Circulating tumor cells (CTCs) have potential to address these shortcomings, but the majority of studies with CTCs have focused on understanding prognosis and disease monitoring. As part of this protocol, we propose to use CTCs as a diagnostic tool to increase cancer detection rates. We hypothesize that it is important to study CTCs at the single-cell level, especially in patients with metastatic disease, to gain early insights into the mechanisms of disease resistance before they clinically manifest. This will potentially enable early intervention, while the burden of disease is minimal.
Molecular Insights: Developing Preclinical Models
Members of the BDP are focused on developing more accurate preclinical models for use in the lab, including patient-derived xenograft (PDX) mouse models.
Developing Organoid and Patient-Derived Xenograft (PDX) Models of Prostate Cancer Using Circulating Tumor Cells (CTCs) Captured With Microfluidics Devices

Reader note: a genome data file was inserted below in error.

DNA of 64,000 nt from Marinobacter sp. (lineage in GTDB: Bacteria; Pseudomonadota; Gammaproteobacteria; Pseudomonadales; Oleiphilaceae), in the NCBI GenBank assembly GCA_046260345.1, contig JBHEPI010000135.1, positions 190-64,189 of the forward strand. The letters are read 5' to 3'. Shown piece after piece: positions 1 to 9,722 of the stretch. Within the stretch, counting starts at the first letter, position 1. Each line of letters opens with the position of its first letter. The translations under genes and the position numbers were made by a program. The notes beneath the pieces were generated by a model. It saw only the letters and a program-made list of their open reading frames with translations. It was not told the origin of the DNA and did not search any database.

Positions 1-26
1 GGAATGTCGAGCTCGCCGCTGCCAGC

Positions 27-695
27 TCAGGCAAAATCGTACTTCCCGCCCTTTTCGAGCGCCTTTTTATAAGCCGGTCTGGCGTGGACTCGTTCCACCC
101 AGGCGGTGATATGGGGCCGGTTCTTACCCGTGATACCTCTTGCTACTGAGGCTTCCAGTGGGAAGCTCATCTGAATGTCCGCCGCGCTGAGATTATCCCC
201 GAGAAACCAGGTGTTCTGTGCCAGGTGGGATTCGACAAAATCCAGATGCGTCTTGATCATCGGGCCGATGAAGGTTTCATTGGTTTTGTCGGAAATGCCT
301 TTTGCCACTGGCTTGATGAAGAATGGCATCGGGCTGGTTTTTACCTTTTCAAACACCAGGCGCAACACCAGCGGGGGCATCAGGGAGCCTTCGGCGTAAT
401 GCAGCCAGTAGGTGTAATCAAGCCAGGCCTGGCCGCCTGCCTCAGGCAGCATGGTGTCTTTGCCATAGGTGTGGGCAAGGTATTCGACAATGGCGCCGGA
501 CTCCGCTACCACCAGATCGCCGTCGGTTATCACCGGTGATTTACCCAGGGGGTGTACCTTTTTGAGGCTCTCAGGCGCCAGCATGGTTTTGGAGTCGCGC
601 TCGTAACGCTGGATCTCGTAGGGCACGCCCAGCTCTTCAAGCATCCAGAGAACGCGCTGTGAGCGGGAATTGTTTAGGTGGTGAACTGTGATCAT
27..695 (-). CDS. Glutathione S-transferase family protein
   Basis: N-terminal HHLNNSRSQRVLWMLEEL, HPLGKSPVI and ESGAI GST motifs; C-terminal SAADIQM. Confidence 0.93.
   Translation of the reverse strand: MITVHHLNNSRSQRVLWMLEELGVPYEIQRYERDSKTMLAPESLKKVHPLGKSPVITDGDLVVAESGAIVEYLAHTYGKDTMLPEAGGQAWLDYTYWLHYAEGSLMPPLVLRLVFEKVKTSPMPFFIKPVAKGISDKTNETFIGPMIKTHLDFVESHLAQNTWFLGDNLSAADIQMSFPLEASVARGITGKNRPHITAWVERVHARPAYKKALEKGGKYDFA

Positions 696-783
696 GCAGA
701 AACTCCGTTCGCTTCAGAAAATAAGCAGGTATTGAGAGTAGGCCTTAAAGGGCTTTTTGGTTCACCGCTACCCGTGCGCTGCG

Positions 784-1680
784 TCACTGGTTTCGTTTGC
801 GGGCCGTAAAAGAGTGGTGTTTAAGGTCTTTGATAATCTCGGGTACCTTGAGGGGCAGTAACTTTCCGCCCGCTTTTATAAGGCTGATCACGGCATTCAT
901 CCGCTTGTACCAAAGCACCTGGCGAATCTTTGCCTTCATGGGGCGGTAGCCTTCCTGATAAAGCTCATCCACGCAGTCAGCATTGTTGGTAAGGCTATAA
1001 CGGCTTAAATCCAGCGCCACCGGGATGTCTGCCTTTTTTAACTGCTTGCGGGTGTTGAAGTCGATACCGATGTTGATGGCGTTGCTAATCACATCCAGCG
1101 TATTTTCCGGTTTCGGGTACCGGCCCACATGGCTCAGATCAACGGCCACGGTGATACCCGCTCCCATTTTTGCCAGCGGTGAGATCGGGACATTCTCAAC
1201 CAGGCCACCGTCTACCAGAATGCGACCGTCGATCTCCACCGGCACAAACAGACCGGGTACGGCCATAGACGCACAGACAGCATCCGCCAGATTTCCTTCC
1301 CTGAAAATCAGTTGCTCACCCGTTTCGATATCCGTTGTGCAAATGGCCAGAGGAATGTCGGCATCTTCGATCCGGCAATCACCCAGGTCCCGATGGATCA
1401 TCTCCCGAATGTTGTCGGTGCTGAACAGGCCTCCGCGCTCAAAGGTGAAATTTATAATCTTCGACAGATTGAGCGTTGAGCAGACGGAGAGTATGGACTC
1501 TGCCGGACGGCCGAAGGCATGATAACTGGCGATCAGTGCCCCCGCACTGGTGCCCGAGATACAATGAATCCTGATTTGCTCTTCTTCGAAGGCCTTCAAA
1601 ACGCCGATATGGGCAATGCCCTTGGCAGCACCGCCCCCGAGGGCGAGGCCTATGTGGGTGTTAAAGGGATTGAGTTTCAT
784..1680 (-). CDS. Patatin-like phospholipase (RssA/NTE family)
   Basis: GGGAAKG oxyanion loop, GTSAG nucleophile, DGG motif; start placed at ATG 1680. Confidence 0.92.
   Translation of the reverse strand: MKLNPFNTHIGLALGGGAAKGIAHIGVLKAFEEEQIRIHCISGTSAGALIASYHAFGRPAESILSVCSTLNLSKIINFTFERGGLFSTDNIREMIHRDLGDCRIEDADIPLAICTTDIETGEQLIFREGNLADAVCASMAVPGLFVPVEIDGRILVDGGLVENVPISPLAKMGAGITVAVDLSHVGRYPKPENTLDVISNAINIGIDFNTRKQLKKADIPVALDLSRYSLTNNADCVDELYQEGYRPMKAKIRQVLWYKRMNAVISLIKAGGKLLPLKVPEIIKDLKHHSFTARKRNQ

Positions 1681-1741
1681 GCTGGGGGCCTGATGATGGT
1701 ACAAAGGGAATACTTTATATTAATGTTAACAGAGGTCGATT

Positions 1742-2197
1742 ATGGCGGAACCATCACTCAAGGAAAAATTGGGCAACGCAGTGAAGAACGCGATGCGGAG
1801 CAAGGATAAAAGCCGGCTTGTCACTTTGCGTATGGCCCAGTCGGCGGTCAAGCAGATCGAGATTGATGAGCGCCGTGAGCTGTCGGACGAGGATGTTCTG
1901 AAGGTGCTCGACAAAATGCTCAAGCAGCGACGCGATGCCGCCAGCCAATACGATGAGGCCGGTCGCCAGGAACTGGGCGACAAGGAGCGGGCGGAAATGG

We will use a circulating tumor cell (CTC) microfluidics device that leverages the differences in the physical properties of CTCs to separate and capture live tumor cells from peripheral blood. The device has shown promise by our group in spiking experiments with recovery rates that exceed 90% for PC3 cell lines spiked into whole blood — mimicking the analysis of patient samples. Although the technology currently has not been evaluated in prostate cancer using patient-derived blood samples, studies in breast and pancreatic cancer have demonstrated successful isolation of CTCs. Moreover, a study evaluating the technology’s ability to generate patient-derived xenograft (PDX) mouse models from patients with pancreatic adenocarcinoma demonstrated an impressive 100% success rate.